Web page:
All that and more: Now on Countdown.

(on camera): Good evening, this is Wednesday, June 4th, 153 days until the 2008 presidential election.

A breaking news tonight that Senator Clinton will concede that Democratic nomination to Senator Obama at a farewell event most likely on Friday of this week, most likely in New York and according to a senior Clinton advisor quoted by "The New York Times" including an endorsement of Senator Obama.

Our fifth story on the Countdown on this seeming midpoint of Senator Obama's candidacy, five months since the day his Iowa upset sank in, five months until the presidential election itself, Senator Clinton finally reportedly committing to bowing out. The senator's staff had already been told it would not be paid beyond June 15th.

Our correspondent, Andrea Mitchell, reporting tonight that 23 members of Congress, strong Clinton supporters, calling her today, saying they would have to throw their support to Senator Obama. Senator Clinton replying she thought that made sense, adding that she would have another meeting with supporters on Friday to discuss the next steps. No indication if those next steps would be the termination of the campaign or merely its suspension.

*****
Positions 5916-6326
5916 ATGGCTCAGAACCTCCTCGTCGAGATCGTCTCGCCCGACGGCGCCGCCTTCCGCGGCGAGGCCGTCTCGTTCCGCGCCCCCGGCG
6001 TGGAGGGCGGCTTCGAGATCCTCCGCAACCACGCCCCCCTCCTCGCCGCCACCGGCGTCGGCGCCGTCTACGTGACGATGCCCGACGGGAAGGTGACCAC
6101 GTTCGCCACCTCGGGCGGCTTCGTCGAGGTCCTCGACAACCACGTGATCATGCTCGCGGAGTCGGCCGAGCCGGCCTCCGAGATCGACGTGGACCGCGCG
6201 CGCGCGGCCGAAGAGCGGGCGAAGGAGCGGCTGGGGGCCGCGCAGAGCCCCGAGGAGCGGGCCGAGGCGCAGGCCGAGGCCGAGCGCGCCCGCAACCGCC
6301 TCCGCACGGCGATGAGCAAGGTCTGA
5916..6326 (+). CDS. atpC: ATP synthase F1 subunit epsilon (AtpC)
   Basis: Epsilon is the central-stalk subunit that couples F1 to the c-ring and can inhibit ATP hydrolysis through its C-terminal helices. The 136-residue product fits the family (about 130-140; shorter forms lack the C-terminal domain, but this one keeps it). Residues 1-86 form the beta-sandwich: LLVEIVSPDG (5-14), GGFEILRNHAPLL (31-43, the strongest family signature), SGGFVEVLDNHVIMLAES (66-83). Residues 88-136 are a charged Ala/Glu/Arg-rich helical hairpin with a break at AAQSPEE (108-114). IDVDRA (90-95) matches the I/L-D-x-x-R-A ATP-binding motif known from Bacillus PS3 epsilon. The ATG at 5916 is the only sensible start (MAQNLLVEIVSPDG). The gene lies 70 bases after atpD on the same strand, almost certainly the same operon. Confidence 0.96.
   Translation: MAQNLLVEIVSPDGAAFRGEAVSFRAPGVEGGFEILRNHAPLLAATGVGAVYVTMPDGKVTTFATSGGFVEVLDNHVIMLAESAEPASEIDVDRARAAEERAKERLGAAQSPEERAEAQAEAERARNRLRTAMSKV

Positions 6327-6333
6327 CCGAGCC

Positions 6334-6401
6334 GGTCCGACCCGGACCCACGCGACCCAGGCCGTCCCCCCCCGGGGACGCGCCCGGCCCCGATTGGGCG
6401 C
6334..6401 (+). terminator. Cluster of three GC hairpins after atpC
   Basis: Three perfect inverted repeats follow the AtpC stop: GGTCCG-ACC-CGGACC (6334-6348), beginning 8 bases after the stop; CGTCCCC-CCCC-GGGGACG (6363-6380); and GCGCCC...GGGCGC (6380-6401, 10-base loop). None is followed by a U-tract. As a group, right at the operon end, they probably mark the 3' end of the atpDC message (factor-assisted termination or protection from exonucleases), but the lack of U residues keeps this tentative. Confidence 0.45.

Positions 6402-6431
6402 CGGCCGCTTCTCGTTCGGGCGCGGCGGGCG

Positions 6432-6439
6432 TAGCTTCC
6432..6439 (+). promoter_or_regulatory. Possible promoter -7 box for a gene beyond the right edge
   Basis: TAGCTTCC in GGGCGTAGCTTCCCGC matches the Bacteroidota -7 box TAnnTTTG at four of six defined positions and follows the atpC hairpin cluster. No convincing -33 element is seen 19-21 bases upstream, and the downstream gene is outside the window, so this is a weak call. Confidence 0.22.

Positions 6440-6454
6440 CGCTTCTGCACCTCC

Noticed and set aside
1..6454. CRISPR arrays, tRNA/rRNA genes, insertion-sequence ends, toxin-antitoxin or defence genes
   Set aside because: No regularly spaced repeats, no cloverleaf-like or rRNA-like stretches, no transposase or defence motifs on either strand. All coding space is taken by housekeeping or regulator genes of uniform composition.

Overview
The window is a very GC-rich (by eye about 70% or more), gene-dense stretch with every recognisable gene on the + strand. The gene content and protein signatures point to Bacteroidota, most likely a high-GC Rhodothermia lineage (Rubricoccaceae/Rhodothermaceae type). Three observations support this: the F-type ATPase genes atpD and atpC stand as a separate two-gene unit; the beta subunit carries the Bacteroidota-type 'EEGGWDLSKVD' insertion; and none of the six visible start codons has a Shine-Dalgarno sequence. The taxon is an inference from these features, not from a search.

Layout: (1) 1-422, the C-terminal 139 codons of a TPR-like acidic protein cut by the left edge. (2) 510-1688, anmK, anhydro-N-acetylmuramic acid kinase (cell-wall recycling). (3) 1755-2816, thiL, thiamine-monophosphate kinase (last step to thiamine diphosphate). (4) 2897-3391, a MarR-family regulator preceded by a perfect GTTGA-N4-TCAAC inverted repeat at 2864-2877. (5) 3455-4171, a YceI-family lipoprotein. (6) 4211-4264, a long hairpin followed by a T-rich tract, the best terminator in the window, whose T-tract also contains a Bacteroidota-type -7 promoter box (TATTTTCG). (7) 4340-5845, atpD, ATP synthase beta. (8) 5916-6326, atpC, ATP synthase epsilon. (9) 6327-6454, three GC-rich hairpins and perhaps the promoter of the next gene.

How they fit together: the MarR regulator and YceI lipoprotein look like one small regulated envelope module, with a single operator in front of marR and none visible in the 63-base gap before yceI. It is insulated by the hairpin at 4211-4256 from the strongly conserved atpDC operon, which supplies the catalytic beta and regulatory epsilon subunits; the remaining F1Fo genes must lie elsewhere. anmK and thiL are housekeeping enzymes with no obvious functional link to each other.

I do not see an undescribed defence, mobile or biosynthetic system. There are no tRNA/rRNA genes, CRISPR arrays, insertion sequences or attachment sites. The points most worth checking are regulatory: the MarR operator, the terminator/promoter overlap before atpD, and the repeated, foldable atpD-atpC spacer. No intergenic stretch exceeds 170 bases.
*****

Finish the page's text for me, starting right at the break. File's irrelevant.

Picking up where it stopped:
Her decision, "The New York Times" reporting tonight, came after a day of telephone conversations with supporters on Capitol Hill about what she should do now, now that Mr. Obama had claimed enough delegates to be able to clinch the nomination. Mrs. Clinton had initially said she wanted to wait before making any decision, but her aides said that in conversation, some of her closest supporters said it was urgent that she step aside.

Andrea Mitchell joins us now by phone.

Andrea, good evening. Tell us what else you know of this phone conference today.

ANDREA MITCHELL, NBC NEWS CORRESPONDENT (through phone): The phone conference with Charlie Rangel, Keith, set it up - he first set up with the New York delegation, her closest supporters, Nita Lowey, and all the other members of Congress from New York and it expanded because more members of Congress wanted to get in on it. They wanted to sound off against Hillary Clinton's inclination to - let's stretch this out, to wait until she heard those e-mails from her supporters to give herself space and time.